Pairing Cigars & Alcohol – Macallan Quest

Cigars and alcohol. Two luxury products that go hand in hand, and sometimes even meet on business level. Aging tobacco in whisky, rum, or cognac barrels is a practice several brands do to achieve extra flavour to the wrapper for certain lines. The famous bourbon brand Maker’s Mark has their own cigar, sold in tubes with the signature wax coating. Drew Estate works with Pappy van Winkle and used to make Kahlua cigars. Mombacho used to have the Diplomatico series. General Cigars works with Sazerac, which resulted in Fireball cigars, Weller by Cohiba and collaborations with Buffalo Trace. And there is the Diesel Whisky Row, a collaboration with Rabbit Hole Distilleries. Fratello Cigars also sells craft beer. Most famous are probably the Cuban collaboration between Martell Cognac and Cohiba. Dominique London, the European retailer with more than 20 shops in the UK, Belgium, Switzerland and the Canary Islands takes it one step further. They bought a distillery in Wales and produce whisky, gin, rum, vodka and liquors.

The Macallan Quest

The Macallan has a history of 199 years, as the distillery was founded in 1824. It is one of the most acclaimed and best sold whiskies in the world and the company is known for their sherry cask finishes. And with that, it is odd that I never ventured into The Macallan. If you followed my pairing articles, you may have picked up that I dislike peated and smoky whiskies, but that I’m a sucker for sherry or port wood finishes. If a friend calls me and invites me over for drinks and a smoke and mentions Laphroaig. Lagavulin or Talisker, I am probably inclined to say no, but if the invite mentions a sherry cask whisky to try, I’m on my way already.

The Macallan Quest is a whisky for the duty-free & travel market. The spirit is fully matured in four different types of hand-picked European and American oak casks. Different types, but complementary to each other. The casks are European and American oak sherry-seasoned casks and hogshead, combined with American oak bourbon casks. The end result is a smooth whisky with an AVB of 40% without an age-statement.


The difference in flavour between a Glencairn glass and a highball glass, also known as a rocks glass or an old-fashioned glass, can be tremendous so as usual I am trying this whisky neat in both types of glassware. First the Glencairn glass. The colour of the spirit is golden but a lighter grade of gold. There is some ethanol on the nose mostly covered by citrus, vanilla and oak. The vanilla is subtle and promising. The whisky is full of flavour, bold, with a little bit of a bite. The bite comes from a ginger-like flavour, mixed with dried fruits, apple and a few dark spices. There is some white pepper too. Plenty of character but still smooth as can be. This whisky deserves a very good, high-end, cigar. I am going to light up an Arturo Fuente Don Carlos Destino al Siglo de Amistad. A Behike would be a worthy pairing too.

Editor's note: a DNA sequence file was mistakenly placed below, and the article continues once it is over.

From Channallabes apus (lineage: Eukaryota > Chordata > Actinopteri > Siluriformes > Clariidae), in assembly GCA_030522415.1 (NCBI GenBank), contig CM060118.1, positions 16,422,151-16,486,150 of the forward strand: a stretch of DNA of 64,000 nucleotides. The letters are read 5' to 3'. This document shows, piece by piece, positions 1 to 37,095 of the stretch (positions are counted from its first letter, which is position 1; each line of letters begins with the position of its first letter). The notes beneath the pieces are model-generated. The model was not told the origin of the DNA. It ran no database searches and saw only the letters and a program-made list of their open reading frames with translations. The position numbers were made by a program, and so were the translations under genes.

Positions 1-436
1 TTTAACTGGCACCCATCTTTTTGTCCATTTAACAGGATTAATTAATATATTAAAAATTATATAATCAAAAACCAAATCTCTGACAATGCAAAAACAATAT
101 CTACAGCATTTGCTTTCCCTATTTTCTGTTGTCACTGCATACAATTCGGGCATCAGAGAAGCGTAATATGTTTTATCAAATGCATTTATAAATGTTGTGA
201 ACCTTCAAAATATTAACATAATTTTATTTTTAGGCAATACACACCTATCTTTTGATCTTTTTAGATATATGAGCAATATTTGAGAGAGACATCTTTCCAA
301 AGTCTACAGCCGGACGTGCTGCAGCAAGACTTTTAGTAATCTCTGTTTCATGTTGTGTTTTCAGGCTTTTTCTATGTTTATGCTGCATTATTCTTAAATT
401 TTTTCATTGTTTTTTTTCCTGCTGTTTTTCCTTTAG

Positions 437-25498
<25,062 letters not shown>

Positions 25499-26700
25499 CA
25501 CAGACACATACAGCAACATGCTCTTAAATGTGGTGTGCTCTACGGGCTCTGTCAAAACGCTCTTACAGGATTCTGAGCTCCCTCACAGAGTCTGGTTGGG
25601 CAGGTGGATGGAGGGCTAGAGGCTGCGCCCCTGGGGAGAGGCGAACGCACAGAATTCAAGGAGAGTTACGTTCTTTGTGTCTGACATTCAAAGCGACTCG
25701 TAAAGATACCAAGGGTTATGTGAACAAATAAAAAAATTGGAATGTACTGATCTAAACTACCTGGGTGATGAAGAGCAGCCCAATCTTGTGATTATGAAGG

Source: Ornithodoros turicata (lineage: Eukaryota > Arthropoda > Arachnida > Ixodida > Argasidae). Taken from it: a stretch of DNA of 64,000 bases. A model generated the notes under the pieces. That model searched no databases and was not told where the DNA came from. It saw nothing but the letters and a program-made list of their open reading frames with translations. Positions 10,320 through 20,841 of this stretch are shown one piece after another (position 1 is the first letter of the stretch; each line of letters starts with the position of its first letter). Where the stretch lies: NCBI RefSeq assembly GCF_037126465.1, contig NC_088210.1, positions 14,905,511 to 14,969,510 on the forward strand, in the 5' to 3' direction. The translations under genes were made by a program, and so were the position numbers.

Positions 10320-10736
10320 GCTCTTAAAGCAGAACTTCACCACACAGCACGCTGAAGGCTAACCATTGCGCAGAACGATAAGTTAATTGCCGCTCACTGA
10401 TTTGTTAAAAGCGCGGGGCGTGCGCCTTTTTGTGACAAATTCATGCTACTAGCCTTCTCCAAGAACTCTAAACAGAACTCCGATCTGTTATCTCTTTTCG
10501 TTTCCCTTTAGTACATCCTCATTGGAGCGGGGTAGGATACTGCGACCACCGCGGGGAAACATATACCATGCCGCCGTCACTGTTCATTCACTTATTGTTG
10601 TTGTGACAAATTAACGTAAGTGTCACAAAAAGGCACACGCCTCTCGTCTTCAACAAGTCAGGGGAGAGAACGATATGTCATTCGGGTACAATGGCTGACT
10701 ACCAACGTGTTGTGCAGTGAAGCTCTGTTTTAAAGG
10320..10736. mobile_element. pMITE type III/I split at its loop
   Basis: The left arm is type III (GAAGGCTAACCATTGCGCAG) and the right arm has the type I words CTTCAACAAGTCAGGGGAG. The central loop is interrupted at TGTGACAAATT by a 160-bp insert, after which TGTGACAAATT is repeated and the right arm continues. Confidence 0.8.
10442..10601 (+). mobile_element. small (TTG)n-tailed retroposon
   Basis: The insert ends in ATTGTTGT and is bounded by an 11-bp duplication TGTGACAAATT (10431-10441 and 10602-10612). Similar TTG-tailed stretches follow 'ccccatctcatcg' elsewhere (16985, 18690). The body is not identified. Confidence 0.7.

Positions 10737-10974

In a highball, the whisky smells smoother. The ethanol is weaker and the fruit aroma is stronger. The sweetness is a bit stronger with a little more apple in the flavour notes, but the ginger is also stronger. The whisky gets even more character in this glassware but is also a little rougher around the edges, without becoming rough. Bold but complex. And it deserves a cigar that is equally bold and complex. I am thinking about a Joya de Nicaragua Cinco Decadas, I am thinking a Cohiba 1966, Arturo Fuente Opus X tres ocho.

Old Fashioned

The classic cocktail, and one I’m comfortable making with this whisky. Another cocktail sounds sacrilegious even though I am going to do it. On the nose it’s all orange from the orange peel. The orange really shines through, it’s overpowering the oak, ginger and spices and brings out more of the vanilla in the whisky. Due to the sweeter profile, a nice medium bodied cigar with a Corojo or Cameroon wrapper would be nice. Oliva Serie G Churchill comes to mind. A Cohiba Robusto would be a great pairing too if you can find them.

And now for the Old-Fashioned recipe:

1 sugar cube
3 dashes of bitters

2 oz or 60 ml of whisky
orange peel
Put the sugar cube in a highball glass, add the dashes of bitters and a splash of water. Muddle the sugar cube. Add ice and the whisky. Stir for 10 seconds, then add an orange peel.

The Honeypot
Using certain whiskies for cocktails is blasphemy and this is one of those cases. Yet, I do it and risk upsetting whisky purists and the good people of The Macallan in the process. Let me apologize in advance. The recipe of this cocktail comes from The Macallan website but uses The Macallan 12 Years instead of more luxurious Quest. Lemon and honey on the nose, overpowering the natural aromas of the whisky. The first sip shows why making a cocktail with this whisky is wrong, the lemon is overpowering all the nice, complex flavours. There is a hint of sweetness, but that little bit of lemon juice is definitely the dominant flavour. Due to the citrus forward flavour this cocktail is both refreshing and a bad cocktail to pair a cigar with. Something strong to stand up to the citrus might pull it off, but I have my doubts. I would try an EPC Pledge, Cain F or a strong Tatuaje like the Gran Cojonu.

And now for  The Honeypot recipe:

2 ounces or 60ml of The Macallan Quest
1 dash of Angostura bitters

¾ ounce or 22½ml of Lemon Juice, freshly squeezed.
½ ounce or 15ml of Honey Syrup
Combine all ingredients in a cocktail shaker with ice. Shake until well-chilled and strain into a highball glass over fresh ice.

Inspector X

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